Ayushmann dives into his most robust work with Article 15


Ayushmann dives into his most robust work with Article 15

In Article 15, releasing tomorrow, the actor tackles a sensitive issue that plagues India

By Arti Dani

  • Follow us on
  • google-news
  • whatsapp
  • telegram

Published: Wed 26 Jun 2019, 5:02 PM

Last updated: Sun 30 Jun 2019, 9:42 AM

In a country as diverse as India, where people of different cultures and religions have co-existed for centuries, we at times come across tales of discrimination, some of which are gut-wrenching, horrendous and unforgettable. Have these issues been adequately represented in Indian cinema? Bollywood actor Ayushmann Khurrana, who tackles the issue of caste disparities in the country in the gritty Article 15 that releases today in the UAE, believes they haven't. The 34-year-old star, who has been validated by critics and audiences alike after working in quirky movies and many with social messages like Dum Laga Ke Haisha, Bareilly Ki Barfi, Shubh Mangal Saavdhan, Andhadhun and Badhaai Ho, believes that this film is extremely relevant in contemporary cinema, "because nobody has blatantly discussed the caste divide 'till now in mainstream Indian cinema." Read our chat with the versatile performer ahead of the release of Article 15.
This is not the first time that Ayushmann Khurrana has approached a director on his own for a role. Bollywood is known for being egoist, but Ayushmann had no qualms about asking Anubhav Sinha for a role. Earlier, the actor had requested Sriram Raghavan to audition him for Andhadhun. So what drew him to Anubhav? "His last film, Mulk, had a significant impact on me, and I realised that he discovered himself as an artist in the film! He is extremely well read; he understands the complexities of a country. He knows about social issues, is a socially aware citizen, and that's what inspired me to work with him," said Ayushmann in an interview with City Times. 
 For the Badhaai Ho actor, this film was sort of an eye opener on casteism and other issues in India. "Many people have this notion that the caste divide doesn't exist anymore; it does. Another fact is 70% of Hindus are in the reserved category. So, the so-called upper caste is a minority, that's a great fact that I learned. I also learned about human scavengers, their lives, and read that the average lifespan of a human scavenger is not more than 40 years."
Before this film, Anubhav had offered the actor a rom-com, but Ayushmann insisted that they should do a movie which is hard-hitting like Mulk. "Hence, he offered me Article 15. He was pleasantly surprised when he got to know that I am also socially aware, and I like to read about caste discrimination and divides. Then we started jamming on the script, and he came up with a brilliant draft with Gaurav Solanki. Even while shooting the film, we used to discuss about the various issues our country is facing, especially casteism, because this film is based on the caste divide." 
The trailer of the film shows two young village girls, brutally raped and murdered and their bodies hung from a tree. It shows how the girls, whose families are marginalised and forced to work as labourers, were targeted because they demanded a hike of Rs 3 in their daily wages.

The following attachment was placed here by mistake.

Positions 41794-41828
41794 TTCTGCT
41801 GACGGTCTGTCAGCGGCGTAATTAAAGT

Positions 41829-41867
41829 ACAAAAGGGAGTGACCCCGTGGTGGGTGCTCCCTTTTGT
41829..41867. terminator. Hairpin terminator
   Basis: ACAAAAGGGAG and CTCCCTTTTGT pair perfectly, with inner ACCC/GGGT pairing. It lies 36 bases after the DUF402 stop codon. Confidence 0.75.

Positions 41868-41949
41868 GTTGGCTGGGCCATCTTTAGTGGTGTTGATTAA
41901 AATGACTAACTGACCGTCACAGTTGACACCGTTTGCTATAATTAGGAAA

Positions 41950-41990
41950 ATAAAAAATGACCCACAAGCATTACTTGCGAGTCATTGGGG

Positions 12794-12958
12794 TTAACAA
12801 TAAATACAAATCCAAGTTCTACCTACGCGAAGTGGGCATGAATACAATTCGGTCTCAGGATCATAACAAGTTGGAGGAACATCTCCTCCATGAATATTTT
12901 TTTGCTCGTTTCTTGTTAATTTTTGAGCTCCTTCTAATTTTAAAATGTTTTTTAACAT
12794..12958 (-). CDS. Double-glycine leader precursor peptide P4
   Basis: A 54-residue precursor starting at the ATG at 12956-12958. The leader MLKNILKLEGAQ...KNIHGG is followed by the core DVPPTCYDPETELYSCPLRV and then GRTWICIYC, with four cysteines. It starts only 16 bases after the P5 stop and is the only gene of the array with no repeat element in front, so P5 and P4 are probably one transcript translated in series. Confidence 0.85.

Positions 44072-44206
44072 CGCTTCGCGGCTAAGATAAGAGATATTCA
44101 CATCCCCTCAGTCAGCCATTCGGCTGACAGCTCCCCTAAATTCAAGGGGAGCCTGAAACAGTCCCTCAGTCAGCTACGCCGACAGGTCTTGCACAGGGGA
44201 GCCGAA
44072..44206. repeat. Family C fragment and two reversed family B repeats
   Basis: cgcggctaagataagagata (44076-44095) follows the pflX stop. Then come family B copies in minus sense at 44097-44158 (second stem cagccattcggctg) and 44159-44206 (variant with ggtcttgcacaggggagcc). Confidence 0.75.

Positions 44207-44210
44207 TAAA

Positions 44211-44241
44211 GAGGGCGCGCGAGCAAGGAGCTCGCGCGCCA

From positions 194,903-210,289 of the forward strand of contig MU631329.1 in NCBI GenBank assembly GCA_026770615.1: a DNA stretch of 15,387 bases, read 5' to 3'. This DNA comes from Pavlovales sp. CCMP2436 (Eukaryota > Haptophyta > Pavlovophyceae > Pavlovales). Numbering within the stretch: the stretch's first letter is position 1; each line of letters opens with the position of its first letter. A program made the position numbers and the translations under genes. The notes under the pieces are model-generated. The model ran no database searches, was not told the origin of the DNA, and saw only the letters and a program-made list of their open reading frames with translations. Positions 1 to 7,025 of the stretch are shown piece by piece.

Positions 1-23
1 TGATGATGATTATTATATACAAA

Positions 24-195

Apart from calling Article 15 his most robust film as yet, Ayushmann believes that the movie changed him as a person. "It is actually the toughest role that I have done till date because it is dark and it is hard hitting. It really makes you uncomfortable because some things which we think are normal, are not. It's just that I was reading a lot of literature during the film shoot. In Dalit literature there is a book called Joothan by Prof. Om Prakash Valmiki, it's his autobiography. His mother was a domestic help in Bihar and the way he and his family were treated over the years is gut-wrenching. It was difficult getting proper sleep during the shoot as it was just too dark as a film, as a subject." 
The world is changing, and it is changing very fast. Celebrities and public figures are now, more than ever, expected to set good examples for society. So, does an artist have a creative and social responsibility as well? Can movies with strong social subjects help change the mindset?
"I guess, every artist should have an individual social responsibility because artists in a country, especially actors, are opinion leaders and whatever they do, people follow them and aspire to be like them. Having said that, the recent success of my films has given me the courage to do a movie like Article 15," Aysuhmann said. He added that a film might not change everything overnight, but it will definitely trigger a discussion, and things will move towards a positive direction. 
 He also described this film as one of the most relevant and important films in Indian cinema. "Nobody has blatantly discussed the caste divide till now in mainstream Indian cinema. Of course, my recent success has given me the guts and courage to do a film like this. I am not thinking about a certain opening number or a commercial benchmark with this film. I am only looking forward to this film reaching the lowest common denominator. It should reach out to people who believe in discrimination, not just preaching to the converted." 
Ayushmann has been pushing the boundary by doing content-driven movies like Shubh Mangal Saavdhan, Badhaai Ho, Dum Laga Ke Haisha, etc. 
He started his career by playing an unusual character, that of a sperm donor in the movie, Vicky Donor. Ayushmann will next be seen playing a homosexual in a film called Shubh Mangal Zyada Saavdhan. arti@khaleejtimes.com

More news from